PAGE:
They have shaped the evolution of female characters in film, advanced our technology, and broken down gender barriers in order to give us the empowering story lines we have begun to see in film and animation today. In the shadow of their artistry, millions of childhoods have been shaped, with an untold number yet to come. -Nathalia Holt, The Queens of Animation
Bianca Majolie. Grace Huntington. Sylvia Holland. Retta Scott. Mary Blair.
Strong, creative, fierce, courageous women, giants of their generation who stood up in a society that told women that their place was reserved only for the home, as wives and mothers and homemakers. These women were lovers of art and animation and story. They were mostly uncredited and underappreciated, but now decades later, Nathalia Holt, a detailed and captivating writer of nonfiction, has captured their stories from the annals of history and resurrected their inspirational lives in her new book, “The Queens of Animation: The Untold Story of the Women Who Transformed the World of Disney and Made Cinematic History.”
Holt’s newest book, was a quick read despite its more than 300 pages. Holt recounts the impact that a group of strong women made for generations of children and adults alike in bringing to life the great Disney movies of yesteryear. These women fought discrimination and sexism for years in the “boys club” that was Walt Disney Pictures in the 1930s, 40s, 50s, and 60s. Their undeniable talent rose to the prominence and stood out among their male counterparts. Women of those days received significantly lower pay and were mostly limited to lower level jobs as the studios believed that the investment that they needed to put into their development would be wasted after women became married and left the workforce to raise a family.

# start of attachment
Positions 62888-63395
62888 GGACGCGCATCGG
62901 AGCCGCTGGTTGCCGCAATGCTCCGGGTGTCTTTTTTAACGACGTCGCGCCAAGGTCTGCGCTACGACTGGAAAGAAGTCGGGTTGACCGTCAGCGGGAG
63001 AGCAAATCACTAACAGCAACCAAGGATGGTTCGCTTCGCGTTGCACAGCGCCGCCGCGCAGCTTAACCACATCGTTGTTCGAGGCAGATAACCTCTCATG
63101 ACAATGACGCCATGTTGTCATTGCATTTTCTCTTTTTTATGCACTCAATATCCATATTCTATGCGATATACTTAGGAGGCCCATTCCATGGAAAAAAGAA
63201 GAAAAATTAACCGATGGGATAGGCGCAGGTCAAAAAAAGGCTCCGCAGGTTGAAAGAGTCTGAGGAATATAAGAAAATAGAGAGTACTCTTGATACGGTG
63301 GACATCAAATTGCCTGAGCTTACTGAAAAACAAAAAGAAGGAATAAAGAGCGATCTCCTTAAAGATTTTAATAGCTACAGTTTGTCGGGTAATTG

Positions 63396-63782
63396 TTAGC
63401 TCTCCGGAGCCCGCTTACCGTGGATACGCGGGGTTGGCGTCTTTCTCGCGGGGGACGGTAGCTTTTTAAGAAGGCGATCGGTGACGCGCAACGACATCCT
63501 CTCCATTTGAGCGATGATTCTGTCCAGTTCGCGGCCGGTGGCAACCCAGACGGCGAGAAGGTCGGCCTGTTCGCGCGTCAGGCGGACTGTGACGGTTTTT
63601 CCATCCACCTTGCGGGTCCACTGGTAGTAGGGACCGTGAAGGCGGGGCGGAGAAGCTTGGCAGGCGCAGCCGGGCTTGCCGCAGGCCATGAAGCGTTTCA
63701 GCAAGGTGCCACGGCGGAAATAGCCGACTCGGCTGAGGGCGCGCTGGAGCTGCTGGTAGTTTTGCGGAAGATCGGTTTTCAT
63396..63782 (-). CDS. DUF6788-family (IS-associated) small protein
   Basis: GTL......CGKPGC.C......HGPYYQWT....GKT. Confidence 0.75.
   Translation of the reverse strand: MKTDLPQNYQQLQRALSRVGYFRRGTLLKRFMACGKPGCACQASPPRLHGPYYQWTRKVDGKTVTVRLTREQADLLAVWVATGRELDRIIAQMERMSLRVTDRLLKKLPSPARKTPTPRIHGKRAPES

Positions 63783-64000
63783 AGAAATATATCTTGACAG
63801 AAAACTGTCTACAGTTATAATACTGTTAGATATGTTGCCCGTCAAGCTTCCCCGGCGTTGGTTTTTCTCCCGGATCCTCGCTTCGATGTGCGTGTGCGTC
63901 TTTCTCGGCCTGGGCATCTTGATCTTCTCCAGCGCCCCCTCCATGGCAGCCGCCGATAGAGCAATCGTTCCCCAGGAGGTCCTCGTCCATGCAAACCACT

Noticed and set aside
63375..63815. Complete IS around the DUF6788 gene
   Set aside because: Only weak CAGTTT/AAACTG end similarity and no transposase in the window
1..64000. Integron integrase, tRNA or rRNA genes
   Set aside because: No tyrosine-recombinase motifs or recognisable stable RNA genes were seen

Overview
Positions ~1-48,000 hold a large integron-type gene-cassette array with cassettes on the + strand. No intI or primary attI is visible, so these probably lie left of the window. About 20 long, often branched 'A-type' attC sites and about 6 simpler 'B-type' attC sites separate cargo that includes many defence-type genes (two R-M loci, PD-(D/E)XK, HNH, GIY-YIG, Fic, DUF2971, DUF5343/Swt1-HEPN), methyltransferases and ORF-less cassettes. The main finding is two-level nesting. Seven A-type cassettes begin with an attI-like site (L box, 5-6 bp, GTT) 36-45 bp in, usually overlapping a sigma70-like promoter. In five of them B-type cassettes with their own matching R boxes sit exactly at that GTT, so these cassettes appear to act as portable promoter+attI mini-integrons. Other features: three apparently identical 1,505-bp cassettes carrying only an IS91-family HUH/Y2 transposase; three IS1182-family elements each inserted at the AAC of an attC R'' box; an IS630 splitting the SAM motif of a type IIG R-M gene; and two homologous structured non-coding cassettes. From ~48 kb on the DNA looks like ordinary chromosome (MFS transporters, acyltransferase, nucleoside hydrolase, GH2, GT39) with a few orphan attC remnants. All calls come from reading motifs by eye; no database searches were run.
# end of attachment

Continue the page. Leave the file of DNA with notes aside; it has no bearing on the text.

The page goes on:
The story follows these five inspirational women during the developments of beloved projects like “Snow White and the Seven Dwarfs,” “Pinocchi,” “Dumbo,” “Bambi,” among others, but then the next wave of women involved in Disney’s renaissance in the late 1980s and 90s. Culminating in the box office animated smash, “Frozen,” which won for Best Animated Feature, marking the first time a female directer, Jennifer Lee, ever won an Academy Award, and the first female director in history whose film grossed more than $1 billion.
Disney’s years of renaissance, when they released “The Little Mermaid,” “Beauty and the Beast,” “The Lion King,” “Aladdin,” “Mulan,” and others all had influential women in key roles that made significant impacts on their success. Ms. Holt did a superb job in her recounting of a history that was mostly forgotten and discarded by a male-dominated industry. She brings to life these important stories as inspiration to the next generation of storytellers, artists, animators, and filmmakers. These stories are very important and I am so glad that I got the pleasure of learning about them from such a fine writer.
I highly recommend this book to anyone and everyone, no matter what you do, or what you aspire to, this was a wonderful book of nonfiction about a persistent societal problem that we can make further progress in as we advance through the 21st century.
I received this eBook free of charge from Little, Brown and Company via NetGalley in exchange for a fair and honest review. I did not receive any fiscal compensation from either company for this review and the opinions expressed herein are entirely my own.